The purpose of this study is to determine whether GlucoNorm has a greater effect than Glyburide on insulin levels and glucose (blood sugar) levels after a meal in elderly people with type 2 diabetes who control their diabetes with diet and exercise.

Comparison of the Blood Sugar Lowering Effect Between Repaglinide Plus Metformin and Repaglinide Alone in Type 2 Diabetics Not Previously Treated With Oral Sugar-Lowering Drugs (Nil) [Not yet recruiting]
This trial is conducted in Asia. The aim of this clinical trial is to investigate the blood sugar lowering effect of repaglinide plus metformin as initial treatment compared to repaglinide alone in Chinese type 2 diabetic patients with an HbA1c over 8. 5 % and who never have taken oral sugar-lowering drugs before. The associated unfavourable events including low blood sugar episodes between the two treatments are also compared.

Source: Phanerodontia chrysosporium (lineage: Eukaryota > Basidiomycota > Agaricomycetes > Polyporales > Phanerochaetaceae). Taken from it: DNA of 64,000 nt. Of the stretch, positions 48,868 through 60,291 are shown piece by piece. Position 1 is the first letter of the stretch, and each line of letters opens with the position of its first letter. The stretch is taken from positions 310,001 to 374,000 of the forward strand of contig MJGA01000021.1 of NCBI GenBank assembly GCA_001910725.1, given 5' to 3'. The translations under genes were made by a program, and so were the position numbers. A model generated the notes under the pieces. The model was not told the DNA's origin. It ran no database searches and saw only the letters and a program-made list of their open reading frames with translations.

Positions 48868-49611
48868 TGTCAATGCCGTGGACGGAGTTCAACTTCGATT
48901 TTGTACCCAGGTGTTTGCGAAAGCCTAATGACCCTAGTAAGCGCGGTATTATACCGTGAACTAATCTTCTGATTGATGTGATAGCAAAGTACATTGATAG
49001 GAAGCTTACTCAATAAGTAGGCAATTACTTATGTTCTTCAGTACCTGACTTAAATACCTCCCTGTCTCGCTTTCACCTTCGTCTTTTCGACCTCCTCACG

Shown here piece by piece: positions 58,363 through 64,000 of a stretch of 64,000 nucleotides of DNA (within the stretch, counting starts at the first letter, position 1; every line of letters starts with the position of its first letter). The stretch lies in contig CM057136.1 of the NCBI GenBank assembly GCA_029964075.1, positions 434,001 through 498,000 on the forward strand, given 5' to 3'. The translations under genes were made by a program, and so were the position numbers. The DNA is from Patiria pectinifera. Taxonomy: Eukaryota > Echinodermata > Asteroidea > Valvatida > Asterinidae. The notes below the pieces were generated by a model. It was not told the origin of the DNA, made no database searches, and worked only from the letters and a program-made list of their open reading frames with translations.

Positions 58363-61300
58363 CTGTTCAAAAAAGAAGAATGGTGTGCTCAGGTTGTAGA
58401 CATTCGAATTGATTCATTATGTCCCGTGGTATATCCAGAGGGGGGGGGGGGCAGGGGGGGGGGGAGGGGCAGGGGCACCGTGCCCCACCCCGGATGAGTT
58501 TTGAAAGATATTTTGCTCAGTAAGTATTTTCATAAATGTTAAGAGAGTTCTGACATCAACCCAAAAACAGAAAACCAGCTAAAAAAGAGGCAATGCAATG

Comparison of Repaglinide and Metformin Combination Tablet Versus Repaglinide and Metformin as Separate Tablets in Healthy Volunteers [Recruiting]
This trial is conducted in Asia. The aim of this clinical trial is to investigate the bioequivalence of repaglinide and metformin combination tablet versus repaglinide and metformin as coadministered tablets after meal.

The trial is designed as a three-period, six-sequence, single-dose, crossover pharmacokinetic trial where the trial participant is randomised to one of six possible treatment periods (Williams design). The trial participant will receive one single dose of each trial product in varying order.

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Reports of Suspected Prandin (Repaglinide) Side Effects

Pancreatitis (2)Rash Pruritic (1)Hypoacusis (1)Surgery (1)Skin Discolouration (1)Hydronephrosis (1)Nail Discolouration (1)Disturbance in Attention (1)Cardiac Arrest (1)


Page last updated: 2011-12-09